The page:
The High Court has dismissed a local authority’s appeal against a refusal to take three children into care.
Re A (Children : Adoption : long Term Foster Care) concerned a family who had been a cause for concern at the local authority since 2008. Their home was in poor condition while the parents abused drugs and neglected their six children. In 2009, the authority drew up child protection plans for the three oldest, referred to in judgements as ‘T’, ‘F’ and ‘D’. These plans set out the specific measures which will be taken to try and protect the youngster’s wellbeing.
But these had little affect and the family’s circumstances continued to deteriorate. The children missed doctor’s appointments and their attendance at school was patchy. The situation was exacerbated by the mother’s untreated mental health issues.
In June last year, interim care orders were finally made and the children were sent to live with a family friend. The parents supported this move and were allowed to see their children regularly without supervision. The family friend applied for a special guardianship order but soon began to struggle with the demands of looking after no less than six children.
Eventually, in September last year, two of the children were moved to live with foster carers. The paternal grandfather was also briefly considered as a possible carer but this option was abandoned for reasons not set out in the judgement.
The local authority and the children’s legal guardian debated the best options for the children. She supported long term foster care for six but the local authority pushed for adoption of the three youngest children, with indirect contact for the parents. The guardian eventually supported their plan but wanted long term foster care to remain on the table as a fall back option.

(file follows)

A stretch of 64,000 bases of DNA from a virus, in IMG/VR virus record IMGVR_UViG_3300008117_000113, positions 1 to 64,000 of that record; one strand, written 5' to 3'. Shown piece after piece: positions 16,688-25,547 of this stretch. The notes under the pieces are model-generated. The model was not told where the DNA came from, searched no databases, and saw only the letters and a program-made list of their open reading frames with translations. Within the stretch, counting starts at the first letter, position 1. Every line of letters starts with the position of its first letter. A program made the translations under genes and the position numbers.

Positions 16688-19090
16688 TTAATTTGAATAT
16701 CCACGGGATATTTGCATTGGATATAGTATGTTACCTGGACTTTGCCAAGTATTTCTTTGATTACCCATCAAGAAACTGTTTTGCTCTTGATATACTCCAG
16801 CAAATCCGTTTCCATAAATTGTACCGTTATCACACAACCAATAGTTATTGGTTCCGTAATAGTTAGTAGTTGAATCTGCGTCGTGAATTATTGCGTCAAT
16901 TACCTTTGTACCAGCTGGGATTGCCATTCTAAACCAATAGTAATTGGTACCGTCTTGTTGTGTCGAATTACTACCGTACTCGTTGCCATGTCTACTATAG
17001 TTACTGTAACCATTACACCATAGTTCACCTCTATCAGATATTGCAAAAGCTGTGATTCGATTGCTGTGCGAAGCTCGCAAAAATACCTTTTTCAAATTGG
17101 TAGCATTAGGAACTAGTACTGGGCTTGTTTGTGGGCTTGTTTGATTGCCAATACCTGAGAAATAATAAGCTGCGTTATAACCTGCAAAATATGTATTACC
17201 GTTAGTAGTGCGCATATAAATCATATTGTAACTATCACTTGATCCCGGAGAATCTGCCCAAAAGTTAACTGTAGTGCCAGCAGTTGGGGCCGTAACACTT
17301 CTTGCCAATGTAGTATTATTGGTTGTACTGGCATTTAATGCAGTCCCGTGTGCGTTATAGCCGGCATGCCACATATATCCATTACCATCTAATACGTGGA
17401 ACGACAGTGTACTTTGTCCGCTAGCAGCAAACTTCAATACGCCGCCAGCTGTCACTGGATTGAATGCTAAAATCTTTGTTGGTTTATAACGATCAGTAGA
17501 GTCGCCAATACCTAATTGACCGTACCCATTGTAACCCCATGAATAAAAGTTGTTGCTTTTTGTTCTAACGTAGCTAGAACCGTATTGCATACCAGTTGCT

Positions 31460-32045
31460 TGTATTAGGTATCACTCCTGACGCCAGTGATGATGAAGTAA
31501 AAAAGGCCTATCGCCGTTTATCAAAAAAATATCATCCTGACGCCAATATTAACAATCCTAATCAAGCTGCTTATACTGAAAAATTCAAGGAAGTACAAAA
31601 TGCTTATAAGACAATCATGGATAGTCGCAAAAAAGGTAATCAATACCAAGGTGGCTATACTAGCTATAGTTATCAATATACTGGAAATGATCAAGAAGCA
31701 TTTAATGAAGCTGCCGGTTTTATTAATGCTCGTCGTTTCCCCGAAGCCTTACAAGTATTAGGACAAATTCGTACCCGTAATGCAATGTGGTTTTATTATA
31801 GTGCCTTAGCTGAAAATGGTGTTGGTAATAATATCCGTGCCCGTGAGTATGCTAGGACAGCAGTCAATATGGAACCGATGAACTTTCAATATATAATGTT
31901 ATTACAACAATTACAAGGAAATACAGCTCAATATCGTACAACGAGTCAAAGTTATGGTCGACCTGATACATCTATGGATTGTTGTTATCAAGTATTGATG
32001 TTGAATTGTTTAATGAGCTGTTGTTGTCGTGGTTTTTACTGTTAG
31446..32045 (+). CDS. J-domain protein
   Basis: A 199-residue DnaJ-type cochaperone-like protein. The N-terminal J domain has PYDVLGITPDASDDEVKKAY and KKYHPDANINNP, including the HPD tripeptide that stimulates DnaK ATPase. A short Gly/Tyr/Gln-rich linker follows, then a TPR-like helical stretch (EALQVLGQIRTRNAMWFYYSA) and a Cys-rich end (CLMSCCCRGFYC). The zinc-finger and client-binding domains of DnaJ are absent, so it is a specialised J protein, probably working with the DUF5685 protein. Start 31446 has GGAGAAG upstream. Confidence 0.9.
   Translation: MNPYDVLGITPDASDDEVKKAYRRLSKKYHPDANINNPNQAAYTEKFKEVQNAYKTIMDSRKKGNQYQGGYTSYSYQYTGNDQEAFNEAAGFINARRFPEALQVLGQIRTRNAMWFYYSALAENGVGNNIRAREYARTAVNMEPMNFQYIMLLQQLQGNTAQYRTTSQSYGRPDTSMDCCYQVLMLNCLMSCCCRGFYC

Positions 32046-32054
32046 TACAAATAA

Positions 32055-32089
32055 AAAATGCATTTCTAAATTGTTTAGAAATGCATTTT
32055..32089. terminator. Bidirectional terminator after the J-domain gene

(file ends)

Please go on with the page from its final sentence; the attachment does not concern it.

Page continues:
The authority duly applied for placement orders that would take the three youngest into care. But when the case came before Judge Matthews in April, it had revised its plans and now sought adoption for all six children. Long term foster placements would for the three oldest would be converted into adoption, while the authority would seek new foster families for the three youngest.
The parents accepted this plan for T, F and D but argued that the three youngest children, ‘P’, ‘M’ and ‘H’, should be returned to their care. Failing that, they should be looked after by the paternal grandfather they claimed.
The Judge refused to issue adoption orders for P, M and H. One of the stated reasons had been the lack of support available to the children. The authority submitted revised care plans including this but continuing to press for adoption, although the judge had already rejected this option. It also proposed limiting the search for adopters to six months and to families that would the children to see their older siblings. It would also continue a search for suitable foster carers at the same time.
But the Judge was unconvinced. She said that the stipulation that the courts only take the drastic step of severing the relationship between biological parents and children via adoption if there were no alternative options also applied to sibling relationships. In addition, she noted the strong bond between P and M and the parents.
The local authority appealed, complaining that she had not properly considered the revised plans and had placed too much emphasis on the maintenance of sibling relationships.
But, sitting in the Court of Appeal, Lord Justice McCombe could find no fault with the original judge’s conclusions. It was an unusual case, he said, in the fact that the children had continued to see each other on an almost daily basis. Despite this, the local authority described ongoing contact between the siblings as no more than “aspirational”.
Lord Justice McCombe declared:
“In my judgment, it has not been shown that the judge was wrong in the conclusions that she reached, and, for all these reasons, it seemed to me that this appeal had to be dismissed.”
Read the ruling here.
Photo by BabyDinosaur via Flickr under a Creative Commons licence